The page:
OVERTON, Nev. — A proposed solar project in Southern Nevada’s Moapa Valley would be the state’s largest if built, but opponents are saying, “not in my backyard.”
The Battle Born Solar Project would span 14 square miles on the Mormon Mesa, a sprawling flat-topped hill 45 miles northeast of the Las Vegas valley. It’s Bureau of Land Management-owned land frequented by hikers, campers and ATV riders.
In 2019, Nevada voters mandated the state receive 50% of its energy from renewable sources by 2030.
“We are screaming at the top of our lungs to try to save this mesa,” Lisa Childs, founder of Save Our Mesa, said. Childs lives in the community at the bottom of the dramatic landscape. The planned Battle Born facility would cover more than 9,000 acres with panels, batteries and roads.
“I don’t want to look at 9,180 acres of solar panels when I come up here,” Childs said. The size of the project equals 150 Allegiant Stadiums, or two-thirds of New York City’s Manhattan Island.
“We traveled here for years even before we moved here,” Vanette Christensen, a member of Save Our Mesa, told the I-Team. Christensen just retired as president of the Moapa Valley Chamber of Commerce.
As water levels in Lake Mead dropped, the Moapa Valley lost part of its recreational and tourist draws, the reservoir’s Overton Arm. In 2006, the nearby Overton Beach Marina closed. Childs and Christensen said the local economy’s focus shifted to outdoor activities to be enjoyed on the mesa, which they said could be heavily impacted if the mega project is approved.
The area also draws tourists to “Double Negative,” a piece of art by Michael Heizer, entrenched on one end of the mesa in 1969.
Arevia Power, the company behind the project, said the arrays would be set back and not visible from the valley below. Some panels would reach 12-feet tall, pumping out 850 megawatts of electricity.
A spokesperson for the company said they would also work to make sure the mesa remains accessible for recreation.
“The argument for big systems is that they’re cheap,” Dr. Robert Boehm, distinguished professor of mechanical engineering at UNLV, said. Boehm said he does not know enough about the Battle Born project to decide whether it should be built or not, but said its location plays an important part in the discussion.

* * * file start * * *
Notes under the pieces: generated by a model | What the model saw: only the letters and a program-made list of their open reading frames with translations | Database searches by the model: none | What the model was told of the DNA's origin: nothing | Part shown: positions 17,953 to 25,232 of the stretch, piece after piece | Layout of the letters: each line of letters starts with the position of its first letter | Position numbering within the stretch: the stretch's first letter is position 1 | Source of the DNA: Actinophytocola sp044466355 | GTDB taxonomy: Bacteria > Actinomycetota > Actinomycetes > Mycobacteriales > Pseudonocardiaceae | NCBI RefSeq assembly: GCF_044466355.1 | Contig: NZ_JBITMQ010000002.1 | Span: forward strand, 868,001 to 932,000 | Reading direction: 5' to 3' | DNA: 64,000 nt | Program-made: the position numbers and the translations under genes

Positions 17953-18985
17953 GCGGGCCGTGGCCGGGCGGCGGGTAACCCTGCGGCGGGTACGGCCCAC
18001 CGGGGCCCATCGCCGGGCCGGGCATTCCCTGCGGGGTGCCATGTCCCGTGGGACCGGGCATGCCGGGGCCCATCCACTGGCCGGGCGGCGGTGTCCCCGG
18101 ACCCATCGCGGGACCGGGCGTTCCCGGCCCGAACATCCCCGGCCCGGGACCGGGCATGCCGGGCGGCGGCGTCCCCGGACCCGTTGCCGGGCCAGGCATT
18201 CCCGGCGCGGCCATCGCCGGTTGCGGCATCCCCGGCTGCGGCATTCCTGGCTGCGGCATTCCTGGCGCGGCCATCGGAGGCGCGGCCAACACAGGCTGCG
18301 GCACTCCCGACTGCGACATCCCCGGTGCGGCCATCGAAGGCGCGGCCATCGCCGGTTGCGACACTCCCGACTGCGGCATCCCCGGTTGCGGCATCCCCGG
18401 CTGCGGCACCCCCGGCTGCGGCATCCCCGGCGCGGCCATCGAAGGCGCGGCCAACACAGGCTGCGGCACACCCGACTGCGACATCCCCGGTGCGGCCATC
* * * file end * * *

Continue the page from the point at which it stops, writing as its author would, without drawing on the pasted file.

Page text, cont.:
The Mormon Mesa is south of the site of the decommissioned Reid Gardner plant. The generation site closed in 2014, but its trunk lines to the power grid remain. A spokesperson for NV Energy said the company does not have a plan to buy power from Arevia, but it is required under law to move its electrons through its network.
“I’m not against the renewable energy,” Childs said. “I’m just against losing this beauty.” Her comments are echoed throughout the valley – Save Our Mesa believes in moving toward solar power, just not in this environment.
The group also has concerns about unknown heat effects of the panels and the building of the array, including dust and the two-year timeline.
Other renewable options, like putting solar panels on car ports or garages, are expensive, Boehm said.
“I think when somebody wants to build this big of a plant that it’s got some potential that should be looked at, for sure,” he said. “The ugliness of it is in the eye of the beholder.”
Looking at the application is methodical. BLM identified potential conflicts with Battle Born in its initial review, deeming it a “low priority,” according to documents the I-Team reviewed.
“There’s a very thoughtful process that takes place by the agency, and the decision makes to ensure that careful balance on meeting the nation’s renewable energy goals and the state’s renewable energy goals while ensuring that these projects are cited appropriately,” explained Beth Ransel, a supervisory project manager at BLM.
While not specifically talking about the Battle Born application, Ransel said it can take many years of studies and input from the community about how to move forward on these projects.
“At various points in the application consideration, we engage with the public to identify what they see as conflicts,” Ransel said.
Just a stone’s throw away – about 20 miles – lies Arevia’s Gemini Solar Project. It is Nevada’s largest and sits in one of BLM’s solar zones. The company worked with the federal government to make the project succeed on public lands.
“I don’t believe public lands were ever intended to be solar farms, or any type of industry,” Childs said. “They were meant to be public lands for the public to enjoy.”
Arevia’s managing partner for the project was unable to be interviewed, a spokesperson said, but the company did answer the I-Team’s questions and provided a sheet, containing responses to common concerns.
The company estimates the project would create 2,600 jobs and provide daytime energy needs to 500,000 homes.
Response from Arevia Power over common concerns:
Impacts to off-highway vehicle use: Arevia will work to ensure the continued use of land in the vicinity of the project by OHV enthusiasts.
Potential “heat island effect”: Photovoltaic panels that will be used do not emit heat or light, so there will be no demonstrable impact.
Access to existing roads, trails, and to sites like Double Negative: Placement of the solar arrays is flexible, so impacts to roads, trails and access points can be minimized.
Visual impacts: The solar arrays are a maximum 12 feet in height and will be set back from the rim of the mesa, so that they will not be visible from the valley below.
Dust control: Significant dust mitigation programs will be utilized during construction and following construction, so dust will not be an issue.
Traffic impacts: Construction traffic will be directed to the Carp/Elgin road exit along Interstate 15, so there will be limited traffic impacts on the community.